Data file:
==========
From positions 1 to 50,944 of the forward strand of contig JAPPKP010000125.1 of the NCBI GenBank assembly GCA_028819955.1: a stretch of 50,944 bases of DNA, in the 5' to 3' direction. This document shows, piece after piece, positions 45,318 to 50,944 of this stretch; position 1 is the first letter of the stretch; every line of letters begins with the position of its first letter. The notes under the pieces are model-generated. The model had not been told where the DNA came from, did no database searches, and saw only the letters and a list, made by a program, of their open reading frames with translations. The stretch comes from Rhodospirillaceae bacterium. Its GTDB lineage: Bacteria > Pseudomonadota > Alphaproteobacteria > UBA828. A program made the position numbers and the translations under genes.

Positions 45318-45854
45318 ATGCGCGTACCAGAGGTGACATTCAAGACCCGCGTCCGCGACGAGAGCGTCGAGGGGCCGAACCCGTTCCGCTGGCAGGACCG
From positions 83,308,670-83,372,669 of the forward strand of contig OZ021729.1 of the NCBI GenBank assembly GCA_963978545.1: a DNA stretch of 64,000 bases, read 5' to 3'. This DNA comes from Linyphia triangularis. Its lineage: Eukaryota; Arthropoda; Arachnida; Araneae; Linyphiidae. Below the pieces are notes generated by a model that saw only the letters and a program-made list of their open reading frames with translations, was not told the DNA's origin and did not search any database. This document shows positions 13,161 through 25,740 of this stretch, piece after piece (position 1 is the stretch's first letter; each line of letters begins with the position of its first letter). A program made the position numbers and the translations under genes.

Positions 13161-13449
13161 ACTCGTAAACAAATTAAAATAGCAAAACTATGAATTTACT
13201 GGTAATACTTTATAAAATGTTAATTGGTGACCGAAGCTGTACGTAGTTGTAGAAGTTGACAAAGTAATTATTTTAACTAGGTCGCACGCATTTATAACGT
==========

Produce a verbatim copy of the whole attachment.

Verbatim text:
From positions 1 to 50,944 of the forward strand of contig JAPPKP010000125.1 of the NCBI GenBank assembly GCA_028819955.1: a stretch of 50,944 bases of DNA, in the 5' to 3' direction. This document shows, piece after piece, positions 45,318 to 50,944 of this stretch; position 1 is the first letter of the stretch; every line of letters begins with the position of its first letter. The notes under the pieces are model-generated. The model had not been told where the DNA came from, did no database searches, and saw only the letters and a list, made by a program, of their open reading frames with translations. The stretch comes from Rhodospirillaceae bacterium. Its GTDB lineage: Bacteria > Pseudomonadota > Alphaproteobacteria > UBA828. A program made the position numbers and the translations under genes.

Positions 45318-45854
45318 ATGCGCGTACCAGAGGTGACATTCAAGACCCGCGTCCGCGACGAGAGCGTCGAGGGGCCGAACCCGTTCCGCTGGCAGGACCG
From positions 83,308,670-83,372,669 of the forward strand of contig OZ021729.1 of the NCBI GenBank assembly GCA_963978545.1: a DNA stretch of 64,000 bases, read 5' to 3'. This DNA comes from Linyphia triangularis. Its lineage: Eukaryota; Arthropoda; Arachnida; Araneae; Linyphiidae. Below the pieces are notes generated by a model that saw only the letters and a program-made list of their open reading frames with translations, was not told the DNA's origin and did not search any database. This document shows positions 13,161 through 25,740 of this stretch, piece after piece (position 1 is the stretch's first letter; each line of letters begins with the position of its first letter). A program made the position numbers and the translations under genes.

Positions 13161-13449
13161 ACTCGTAAACAAATTAAAATAGCAAAACTATGAATTTACT
13201 GGTAATACTTTATAAAATGTTAATTGGTGACCGAAGCTGTACGTAGTTGTAGAAGTTGACAAAGTAATTATTTTAACTAGGTCGCACGCATTTATAACGT